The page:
State Department officials admitted Wednesday that Foggy Bottom rejected a request to keep a team of Defense Department security agents in Libya this summer, months before Islamist militants attacked the U.S. consulate in Benghazi, killing four Americans. But one former senior security official at the embassy in Tripoli also suggested that maintaining such a force, while preferable, was unlikely to have prevented the lethal Sept. 11 assault.
Those and other revelations at the House Oversight and Government Reform Committee’s unusual recess hearing provided fodder for election-year finger-pointing on both sides. Republicans accused the White House of negligence, while some Democrats called for a supplemental funding measure to bolster diplomatic security and make up for cuts driven by Republicans in the House.
“What’s infuriating is that we have hundreds of terrorist types of activities, our consulate is bombed twice, the British ambassador has an assassination attempt, and you’re over here arguing about whether the number [of security personnel on the ground] was five ... or three,” Rep. Jason Chaffetz (R-Utah) told the State Department’s witnesses. Meanwhile, “the security experts who had actually been in Libya didn’t get the resources that they asked for.” Chaffetz chairs the Subcommittee on National Security, Homeland Defense and Foreign Operations.
With lawmakers focused mostly on security-related decision-making in the weeks and months before the attacks, the hearing did little to clarify how the United States should move forward to prevent similar episodes in the wake of the Arab Spring.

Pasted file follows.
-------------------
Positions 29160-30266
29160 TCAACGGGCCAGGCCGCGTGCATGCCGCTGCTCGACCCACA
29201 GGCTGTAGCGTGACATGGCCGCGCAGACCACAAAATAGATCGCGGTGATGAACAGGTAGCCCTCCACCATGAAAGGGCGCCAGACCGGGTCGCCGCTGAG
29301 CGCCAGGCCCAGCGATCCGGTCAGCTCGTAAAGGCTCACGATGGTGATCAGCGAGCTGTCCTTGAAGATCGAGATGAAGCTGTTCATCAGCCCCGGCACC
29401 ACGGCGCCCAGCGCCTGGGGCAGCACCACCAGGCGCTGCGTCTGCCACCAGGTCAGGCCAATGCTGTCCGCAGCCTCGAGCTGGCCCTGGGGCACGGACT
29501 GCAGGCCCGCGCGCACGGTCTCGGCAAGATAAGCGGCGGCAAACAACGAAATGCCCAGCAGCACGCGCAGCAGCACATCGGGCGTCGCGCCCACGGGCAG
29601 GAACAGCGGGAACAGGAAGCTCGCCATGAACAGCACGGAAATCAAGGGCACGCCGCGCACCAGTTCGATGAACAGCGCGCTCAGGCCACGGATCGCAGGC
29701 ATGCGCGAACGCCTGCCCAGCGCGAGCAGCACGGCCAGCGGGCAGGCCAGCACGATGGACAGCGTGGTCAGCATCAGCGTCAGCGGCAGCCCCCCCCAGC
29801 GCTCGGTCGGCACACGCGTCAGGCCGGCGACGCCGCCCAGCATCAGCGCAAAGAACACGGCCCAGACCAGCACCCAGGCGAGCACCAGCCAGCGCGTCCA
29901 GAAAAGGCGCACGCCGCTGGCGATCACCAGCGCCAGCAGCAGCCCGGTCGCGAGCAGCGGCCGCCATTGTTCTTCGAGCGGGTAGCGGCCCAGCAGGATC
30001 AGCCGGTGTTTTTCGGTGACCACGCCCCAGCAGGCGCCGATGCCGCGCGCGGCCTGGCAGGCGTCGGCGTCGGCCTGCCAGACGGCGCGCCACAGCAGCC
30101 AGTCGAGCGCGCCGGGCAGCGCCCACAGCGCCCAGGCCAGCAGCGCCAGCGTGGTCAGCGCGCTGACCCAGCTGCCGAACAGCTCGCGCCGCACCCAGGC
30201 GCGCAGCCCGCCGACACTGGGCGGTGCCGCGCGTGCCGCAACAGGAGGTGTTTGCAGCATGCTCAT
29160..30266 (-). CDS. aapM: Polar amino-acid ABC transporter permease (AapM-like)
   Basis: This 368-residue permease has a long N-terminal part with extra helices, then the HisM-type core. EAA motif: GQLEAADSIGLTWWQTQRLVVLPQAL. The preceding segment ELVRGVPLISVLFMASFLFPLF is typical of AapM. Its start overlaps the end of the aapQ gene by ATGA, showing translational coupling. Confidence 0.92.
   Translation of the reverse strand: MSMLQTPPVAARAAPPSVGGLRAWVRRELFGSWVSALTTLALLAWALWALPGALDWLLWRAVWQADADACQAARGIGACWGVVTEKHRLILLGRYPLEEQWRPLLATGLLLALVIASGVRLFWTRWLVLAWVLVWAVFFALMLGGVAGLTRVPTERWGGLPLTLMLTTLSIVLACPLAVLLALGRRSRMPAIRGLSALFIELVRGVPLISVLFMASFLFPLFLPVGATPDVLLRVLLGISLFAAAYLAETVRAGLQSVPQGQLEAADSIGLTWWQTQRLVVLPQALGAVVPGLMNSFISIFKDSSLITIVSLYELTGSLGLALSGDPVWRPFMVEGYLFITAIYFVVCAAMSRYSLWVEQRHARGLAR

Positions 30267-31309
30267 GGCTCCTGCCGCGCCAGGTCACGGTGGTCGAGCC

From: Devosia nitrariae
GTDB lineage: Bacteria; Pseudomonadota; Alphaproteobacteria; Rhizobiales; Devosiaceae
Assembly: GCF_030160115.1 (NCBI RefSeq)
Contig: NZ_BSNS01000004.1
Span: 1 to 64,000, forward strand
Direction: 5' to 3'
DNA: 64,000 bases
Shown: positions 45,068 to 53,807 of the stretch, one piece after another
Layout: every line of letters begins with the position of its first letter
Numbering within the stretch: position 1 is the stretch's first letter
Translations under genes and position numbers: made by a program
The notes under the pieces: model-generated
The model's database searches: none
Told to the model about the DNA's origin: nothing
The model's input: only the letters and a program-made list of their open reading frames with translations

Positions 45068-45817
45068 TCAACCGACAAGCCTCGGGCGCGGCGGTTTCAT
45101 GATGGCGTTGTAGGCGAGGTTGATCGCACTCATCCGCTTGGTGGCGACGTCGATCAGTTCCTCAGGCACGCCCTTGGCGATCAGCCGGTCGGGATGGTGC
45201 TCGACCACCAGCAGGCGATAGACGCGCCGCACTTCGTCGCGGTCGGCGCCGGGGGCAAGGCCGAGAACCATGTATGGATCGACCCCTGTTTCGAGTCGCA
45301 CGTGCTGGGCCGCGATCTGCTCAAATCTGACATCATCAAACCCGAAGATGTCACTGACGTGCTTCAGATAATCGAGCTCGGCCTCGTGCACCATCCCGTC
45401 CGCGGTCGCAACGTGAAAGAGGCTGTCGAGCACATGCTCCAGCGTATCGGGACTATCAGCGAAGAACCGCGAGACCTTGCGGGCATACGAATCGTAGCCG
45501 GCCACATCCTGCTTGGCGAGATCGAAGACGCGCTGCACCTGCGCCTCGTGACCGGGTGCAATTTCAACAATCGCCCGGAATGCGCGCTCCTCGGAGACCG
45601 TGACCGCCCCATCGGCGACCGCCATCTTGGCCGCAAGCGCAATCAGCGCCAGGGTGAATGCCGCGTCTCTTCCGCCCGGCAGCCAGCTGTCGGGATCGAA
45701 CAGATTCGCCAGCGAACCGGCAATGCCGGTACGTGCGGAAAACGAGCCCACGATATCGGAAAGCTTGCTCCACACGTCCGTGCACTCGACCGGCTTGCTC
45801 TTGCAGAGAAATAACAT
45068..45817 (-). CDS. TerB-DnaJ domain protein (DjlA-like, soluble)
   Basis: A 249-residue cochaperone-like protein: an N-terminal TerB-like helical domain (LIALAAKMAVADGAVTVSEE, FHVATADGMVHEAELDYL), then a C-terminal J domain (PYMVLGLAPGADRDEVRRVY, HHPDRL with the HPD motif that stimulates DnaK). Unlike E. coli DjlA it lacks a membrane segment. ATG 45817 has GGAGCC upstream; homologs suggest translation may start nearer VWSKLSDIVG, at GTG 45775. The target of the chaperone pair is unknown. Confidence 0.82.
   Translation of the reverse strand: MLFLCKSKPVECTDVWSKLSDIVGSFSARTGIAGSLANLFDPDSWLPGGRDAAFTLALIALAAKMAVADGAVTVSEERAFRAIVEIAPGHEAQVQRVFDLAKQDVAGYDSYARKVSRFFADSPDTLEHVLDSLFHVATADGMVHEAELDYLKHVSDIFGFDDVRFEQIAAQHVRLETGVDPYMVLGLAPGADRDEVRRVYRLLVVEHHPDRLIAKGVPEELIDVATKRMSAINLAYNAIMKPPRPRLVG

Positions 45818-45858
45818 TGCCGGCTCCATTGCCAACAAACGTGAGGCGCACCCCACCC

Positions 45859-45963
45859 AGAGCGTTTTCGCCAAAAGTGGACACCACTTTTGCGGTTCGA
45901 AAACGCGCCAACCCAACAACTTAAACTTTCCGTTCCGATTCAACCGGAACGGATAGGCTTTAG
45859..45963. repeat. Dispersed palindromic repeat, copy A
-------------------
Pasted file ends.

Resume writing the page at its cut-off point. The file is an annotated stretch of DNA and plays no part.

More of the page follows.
Eric Nordstrom, who served as the State Department’s regional security officer in the capital of Tripoli through July, told lawmakers that “the ferocity and intensity of the attack” that killed Ambassador J. Christopher Stevens and three other State Department employees “was nothing that we had seen in Libya, or that I had seen in my time in the Diplomatic Security Service.”
“Having an extra foot of wall or an extra half-dozen guards or agents would not have enabled us to respond to that kind of assault,” Nordstrom said in his prepared remarks.
That assessment is at the heart of the debate over how well the Obama administration secured its diplomats in Libya after the fall of longtime dictator Moammar Gadhafi last year, as well as the way it has responded to the attack in the weeks since.
Republicans zeroed in on accusations that State Department officials refused to properly secure the compound, despite growing indications of the threat.
“Accounts from security officials who were on the ground and documents indicate that they repeatedly warned Washington officials about the dangerous situation in Libya,” House Oversight and Government Reform Chairman Darrell Issa (R-Calif.) said in his opening statement. “Instead, however, of moving swiftly to respond to these concerns, Washington officials seemed preoccupied with the concept of ‘normalization,’” effectively downplaying security concerns.